However, the roughened condensation surface can also be produced by coating. A smooth surface can in particular be roughened by applying a rough coating, without the underlying smooth surface being removed. An electrostatic coating process can e.g. be provided for condensation surface coating. Thus, the inventive sensor is appropriately provided on the condensation surface with a coating, whose roughness is greater than that of the underlying transparent body surface.

BRIEF DESCRIPTION OF THE SEVERAL VIEWS OF THE DRAWINGS

The invention is described in greater detail hereinafter relative to preferred embodiments and the attached diagrammatic drawings, wherein show:

FIG. 1 A cross-sectional view of an inventive sensor for performing the inventive method in a first embodiment;

FIG. 2 A plan view of an inventive sensor according to another embodiment;

FIG. 3 An exemplified surface profile of the measurement surface of an inventive sensor in the vicinity of the roughened condensation surface;

FIG. 4 A cross-sectional view of another embodiment of an inventive condensation surface in a measurement surface;

FIG. 5 A larger scale view of the measurement surface of FIG. 4 on bedewing;

FIG. 6 A cross-sectional view of another embodiment of an inventive condensation surface in a measurement surface;

FIG. 7 A larger scale view of the measurement surface of FIG. 6 with partial bedewing;

FIG. 8 A cross-sectional view of another embodiment of an inventive condensation surface in a measurement surface;

FIG. 9 A larger scale view of the measurement surface of FIG. 8 during bedewing;

FIG. 10 A plan view of the surface of FIG. 8;

FIG. 11 A plan view of another embodiment of an inventive condensation surface on a measurement surface; and

FIG. 12 A plan view of another embodiment of an inventive condensation surface on a measurement surface.

Identically acting elements are given the same reference numerals throughout the drawings.

DETAILED DESCRIPTION OF THE INVENTION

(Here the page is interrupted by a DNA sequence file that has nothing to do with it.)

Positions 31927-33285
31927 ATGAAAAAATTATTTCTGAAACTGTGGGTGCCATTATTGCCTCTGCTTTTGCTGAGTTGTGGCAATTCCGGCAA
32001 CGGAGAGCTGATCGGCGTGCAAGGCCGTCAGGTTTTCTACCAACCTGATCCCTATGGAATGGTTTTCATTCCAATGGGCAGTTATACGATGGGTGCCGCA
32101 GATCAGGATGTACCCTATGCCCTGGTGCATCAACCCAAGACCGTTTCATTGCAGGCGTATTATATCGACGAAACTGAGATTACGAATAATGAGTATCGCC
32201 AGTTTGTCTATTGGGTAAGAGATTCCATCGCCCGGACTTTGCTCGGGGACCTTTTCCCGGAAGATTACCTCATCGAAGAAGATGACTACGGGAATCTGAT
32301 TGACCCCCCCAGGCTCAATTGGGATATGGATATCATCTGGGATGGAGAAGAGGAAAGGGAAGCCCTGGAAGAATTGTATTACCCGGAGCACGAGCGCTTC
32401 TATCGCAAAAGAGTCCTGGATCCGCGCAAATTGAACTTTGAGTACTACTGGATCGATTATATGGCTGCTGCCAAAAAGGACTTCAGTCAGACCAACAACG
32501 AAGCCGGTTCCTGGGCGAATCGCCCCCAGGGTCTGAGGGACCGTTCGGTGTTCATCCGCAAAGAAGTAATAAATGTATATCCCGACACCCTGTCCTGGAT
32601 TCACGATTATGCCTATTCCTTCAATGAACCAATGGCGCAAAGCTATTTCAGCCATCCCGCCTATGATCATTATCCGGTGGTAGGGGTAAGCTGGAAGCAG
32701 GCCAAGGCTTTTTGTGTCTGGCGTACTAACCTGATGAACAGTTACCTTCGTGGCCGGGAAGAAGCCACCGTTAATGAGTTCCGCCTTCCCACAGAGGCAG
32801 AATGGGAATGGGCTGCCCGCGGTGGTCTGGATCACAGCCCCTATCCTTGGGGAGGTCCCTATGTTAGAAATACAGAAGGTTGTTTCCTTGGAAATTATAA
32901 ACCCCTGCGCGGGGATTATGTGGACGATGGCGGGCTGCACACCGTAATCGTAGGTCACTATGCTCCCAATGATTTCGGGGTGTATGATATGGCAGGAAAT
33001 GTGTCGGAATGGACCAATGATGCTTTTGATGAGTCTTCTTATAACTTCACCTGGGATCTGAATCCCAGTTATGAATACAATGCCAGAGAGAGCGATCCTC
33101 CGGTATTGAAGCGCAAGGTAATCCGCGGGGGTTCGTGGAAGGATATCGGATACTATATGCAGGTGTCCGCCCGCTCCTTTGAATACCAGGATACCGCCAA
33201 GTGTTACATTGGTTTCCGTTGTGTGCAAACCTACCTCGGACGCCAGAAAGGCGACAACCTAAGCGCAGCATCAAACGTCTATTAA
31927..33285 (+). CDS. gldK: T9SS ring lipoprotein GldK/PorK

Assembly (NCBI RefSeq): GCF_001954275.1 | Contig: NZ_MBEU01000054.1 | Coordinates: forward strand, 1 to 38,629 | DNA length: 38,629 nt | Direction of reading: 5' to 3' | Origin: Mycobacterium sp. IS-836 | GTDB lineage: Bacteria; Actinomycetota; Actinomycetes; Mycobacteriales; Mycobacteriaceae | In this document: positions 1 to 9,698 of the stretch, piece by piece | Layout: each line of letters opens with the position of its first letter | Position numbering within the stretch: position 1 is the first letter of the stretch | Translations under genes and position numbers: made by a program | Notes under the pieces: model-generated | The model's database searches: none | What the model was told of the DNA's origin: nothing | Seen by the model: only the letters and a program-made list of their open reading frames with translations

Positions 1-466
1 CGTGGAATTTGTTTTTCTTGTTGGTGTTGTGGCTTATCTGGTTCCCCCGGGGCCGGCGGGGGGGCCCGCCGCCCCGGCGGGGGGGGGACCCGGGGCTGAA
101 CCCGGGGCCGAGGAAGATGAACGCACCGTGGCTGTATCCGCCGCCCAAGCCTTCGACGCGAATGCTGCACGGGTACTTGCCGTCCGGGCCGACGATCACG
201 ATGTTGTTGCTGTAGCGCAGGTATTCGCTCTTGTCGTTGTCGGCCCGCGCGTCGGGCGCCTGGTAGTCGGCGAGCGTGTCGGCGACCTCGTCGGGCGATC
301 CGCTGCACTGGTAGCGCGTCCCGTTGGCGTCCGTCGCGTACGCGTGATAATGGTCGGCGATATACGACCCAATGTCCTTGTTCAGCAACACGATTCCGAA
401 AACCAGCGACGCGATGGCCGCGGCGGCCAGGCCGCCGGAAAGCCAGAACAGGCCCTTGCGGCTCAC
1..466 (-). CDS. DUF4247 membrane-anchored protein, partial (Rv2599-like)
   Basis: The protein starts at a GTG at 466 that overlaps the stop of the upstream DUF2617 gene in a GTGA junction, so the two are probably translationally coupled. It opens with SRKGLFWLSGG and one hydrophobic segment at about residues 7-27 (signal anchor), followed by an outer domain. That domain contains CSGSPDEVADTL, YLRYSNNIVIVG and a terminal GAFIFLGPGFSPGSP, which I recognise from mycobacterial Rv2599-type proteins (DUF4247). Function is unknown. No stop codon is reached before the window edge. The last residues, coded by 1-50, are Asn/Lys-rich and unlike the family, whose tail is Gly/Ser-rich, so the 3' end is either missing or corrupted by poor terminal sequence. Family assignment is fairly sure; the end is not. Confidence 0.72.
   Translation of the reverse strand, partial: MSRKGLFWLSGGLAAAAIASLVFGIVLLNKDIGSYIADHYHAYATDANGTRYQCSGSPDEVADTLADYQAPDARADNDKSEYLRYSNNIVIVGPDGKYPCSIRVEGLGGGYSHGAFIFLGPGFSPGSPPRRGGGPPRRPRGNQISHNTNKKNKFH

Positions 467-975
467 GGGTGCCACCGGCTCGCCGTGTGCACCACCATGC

A first embodiment of an inventive sensor is shown in FIG. 1. The sensor has a prism-like transparent body 10 constructed as glass substrate. At the front the transparent body 10 has a planar measurement surface 13, which is brought into contact during measurement with the gas to be analyzed or investigated. In an area running parallel to the measurement surface 13 on the back 19 of transparent body 10 is provided a light source 31 in the form of a light emitting diode. Said light source 31 has an emitting chip 32 for emitting light in the near infrared range. The transparent body 10, which can in particular be made from glass or plastic, is also light-transmitting in this spectral range. Between the light source 31 in the form of a light emitting diode and the transparent body 10 are provided an adhesion promoting, transparent immersion coating 71 and a reflecting coating 73. The reflecting coating 73 is vapour deposited onto the light conductor 10 and has a recess 74 forming a diaphragm through which the light radiation of light source 31 passes in the form of a pencil of light 1 into transparent body 10.

Transparent body 10 is provided centrally on the front measurement surface 13 with a condensation surface 12, whose bedewing can be detected using the inventive method. The condensation surface 12 has a microscopic roughness with a centre-line average of a few 10 μm. The microscopic roughness is not detectable in the macroscopic representation of FIG. 1, which typically shows dimensions ranging from millimeters to centimeters. In the macroscopic view the condensation surface 12 and also the surrounding, microscopically smooth measurement surface 13 are planar.

Means for adjusting the temperature of the condensation surface 12 in the form of a Peltier element 42 are placed on the back 19 of the transparent body. For a particularly good thermal coupling of the condensation surface 12 to the Peltier element 42, the latter is placed via a heat-conducting coating, which can e.g. have a heat conducting paste, on transparent body 10.

For further improving the thermal coupling of the condensation surface 12 on Peltier element 42, in the area between condensation surface 12 and the Peltier element 42, on the back of light conductor 10 is formed a taper 25, in whose vicinity the thickness of the transparent body 10 is reduced to approximately 1 mm. The front measurement surface 13 is planar throughout and can e.g. have a rectangular periphery.